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The Champlain Thrust is a 200-mile long fault extending from southern Quebec, down through western Vermont in the Champlain Valley, and into eastern New York in the Catskills/Hudson Valley.[1] This east dipping thrust fault transports Cambrian-Ordovician passive margin shelf rocks westward by about 30–50 miles (48–80 km) and places them on top of Middle Ordovician rocks. The Middle Ordovician accretion of the one or more island arcs terranes drove the initial thrusting during the Taconic Orogeny, though reactivation of the fault may have occurred during the middle Devonian Acadian Orogeny.[2][3] The Champlain Thrust marks the most westerly thrust of the Taconic Orogeny.

Champlain Thrust
Champlain Thrust Lone Rock.jpg
Champlain Thrust Fault, Lone Rock Point, Burlington Vermont
OrogenyTaconic Orogeny
Age of rockOrdovician

Prominent exposuresEdit

The thrust fault is exposed to the north of the city of Burlington, Vermont on the shores of Lake Champlain at Lone Rock Point. Here the Lower Cambrian Dunham Dolomite can be seen thrust on top of the Middle Ordovician Iberville shales.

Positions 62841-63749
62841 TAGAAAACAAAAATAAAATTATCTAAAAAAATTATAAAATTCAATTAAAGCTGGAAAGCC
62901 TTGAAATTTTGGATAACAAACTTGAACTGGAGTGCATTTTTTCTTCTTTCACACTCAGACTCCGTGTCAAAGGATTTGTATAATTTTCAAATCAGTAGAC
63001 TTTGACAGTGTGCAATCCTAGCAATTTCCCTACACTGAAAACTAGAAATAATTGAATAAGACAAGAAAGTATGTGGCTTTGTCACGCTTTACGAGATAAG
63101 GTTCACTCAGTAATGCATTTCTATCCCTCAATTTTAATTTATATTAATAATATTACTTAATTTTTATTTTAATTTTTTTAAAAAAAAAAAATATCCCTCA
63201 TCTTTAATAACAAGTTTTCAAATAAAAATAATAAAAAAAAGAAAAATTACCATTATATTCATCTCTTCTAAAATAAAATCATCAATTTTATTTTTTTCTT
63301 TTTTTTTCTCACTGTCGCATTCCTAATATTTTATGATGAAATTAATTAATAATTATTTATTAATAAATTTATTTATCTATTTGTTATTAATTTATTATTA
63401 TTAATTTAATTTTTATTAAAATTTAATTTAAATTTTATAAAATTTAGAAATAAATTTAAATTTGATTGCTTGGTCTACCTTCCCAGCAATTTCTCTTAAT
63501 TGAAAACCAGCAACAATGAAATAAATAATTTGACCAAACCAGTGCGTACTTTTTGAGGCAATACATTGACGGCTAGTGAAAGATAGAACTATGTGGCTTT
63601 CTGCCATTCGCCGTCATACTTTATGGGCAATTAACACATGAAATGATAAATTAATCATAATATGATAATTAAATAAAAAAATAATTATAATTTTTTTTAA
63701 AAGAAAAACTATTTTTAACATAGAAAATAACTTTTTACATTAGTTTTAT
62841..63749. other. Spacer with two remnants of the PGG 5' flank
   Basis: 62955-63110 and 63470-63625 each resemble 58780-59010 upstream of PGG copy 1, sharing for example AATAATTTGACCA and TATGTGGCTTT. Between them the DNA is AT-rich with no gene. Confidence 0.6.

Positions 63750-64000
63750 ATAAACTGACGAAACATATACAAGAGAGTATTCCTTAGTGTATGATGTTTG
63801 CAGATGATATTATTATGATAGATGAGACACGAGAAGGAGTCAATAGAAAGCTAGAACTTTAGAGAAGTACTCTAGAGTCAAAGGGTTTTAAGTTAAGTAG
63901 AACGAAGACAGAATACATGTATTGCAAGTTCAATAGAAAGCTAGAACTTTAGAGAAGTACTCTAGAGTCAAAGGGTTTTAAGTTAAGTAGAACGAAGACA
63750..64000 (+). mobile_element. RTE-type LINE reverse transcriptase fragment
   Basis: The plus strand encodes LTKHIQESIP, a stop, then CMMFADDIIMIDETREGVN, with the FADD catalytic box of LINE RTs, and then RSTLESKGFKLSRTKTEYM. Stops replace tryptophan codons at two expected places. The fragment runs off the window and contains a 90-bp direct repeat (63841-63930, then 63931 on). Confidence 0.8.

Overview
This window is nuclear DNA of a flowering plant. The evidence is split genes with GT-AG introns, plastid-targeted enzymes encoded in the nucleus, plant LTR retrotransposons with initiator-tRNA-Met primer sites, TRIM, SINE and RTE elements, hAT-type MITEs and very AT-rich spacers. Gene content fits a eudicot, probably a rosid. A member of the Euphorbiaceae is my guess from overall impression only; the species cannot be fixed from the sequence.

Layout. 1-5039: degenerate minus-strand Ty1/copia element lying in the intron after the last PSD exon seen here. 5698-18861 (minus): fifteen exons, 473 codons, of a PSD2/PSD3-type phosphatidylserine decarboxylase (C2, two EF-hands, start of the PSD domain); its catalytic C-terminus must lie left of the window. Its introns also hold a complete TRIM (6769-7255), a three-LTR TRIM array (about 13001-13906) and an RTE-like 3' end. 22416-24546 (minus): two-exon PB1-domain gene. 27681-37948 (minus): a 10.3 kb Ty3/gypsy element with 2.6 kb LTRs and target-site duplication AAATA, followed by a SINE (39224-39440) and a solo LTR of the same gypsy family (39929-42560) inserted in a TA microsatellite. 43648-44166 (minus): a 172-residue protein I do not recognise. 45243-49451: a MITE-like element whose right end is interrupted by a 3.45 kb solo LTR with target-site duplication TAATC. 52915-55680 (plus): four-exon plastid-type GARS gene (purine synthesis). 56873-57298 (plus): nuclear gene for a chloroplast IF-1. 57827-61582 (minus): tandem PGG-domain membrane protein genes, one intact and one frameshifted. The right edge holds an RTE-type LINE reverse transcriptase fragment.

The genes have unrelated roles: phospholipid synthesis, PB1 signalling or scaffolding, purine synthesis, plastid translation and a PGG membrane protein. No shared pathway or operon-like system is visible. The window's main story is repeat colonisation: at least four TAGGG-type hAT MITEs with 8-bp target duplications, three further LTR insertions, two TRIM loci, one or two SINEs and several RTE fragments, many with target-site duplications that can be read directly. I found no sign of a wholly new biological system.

1. ^ "The Champlain Thrust…what is it?". University of Vermont Department of Geology. Retrieved 25 April 2016.
  2. ^ Nicholas W. Hayman and W. S. F. Kidd., Reactivation of prethrusting, synconvergence normal faults as ramps within the Ordovician Champlain-Taconic thrust system., Geological Society of America Bulletin (April 2002), 114(4):476-489
  3. ^ Rolf Stanley, The Champlain thrust fault, Lone Rock Point, Burlington, Vermont., Geological Society of America Centennial Field Guide--Northeast Section, 1987

External linksEdit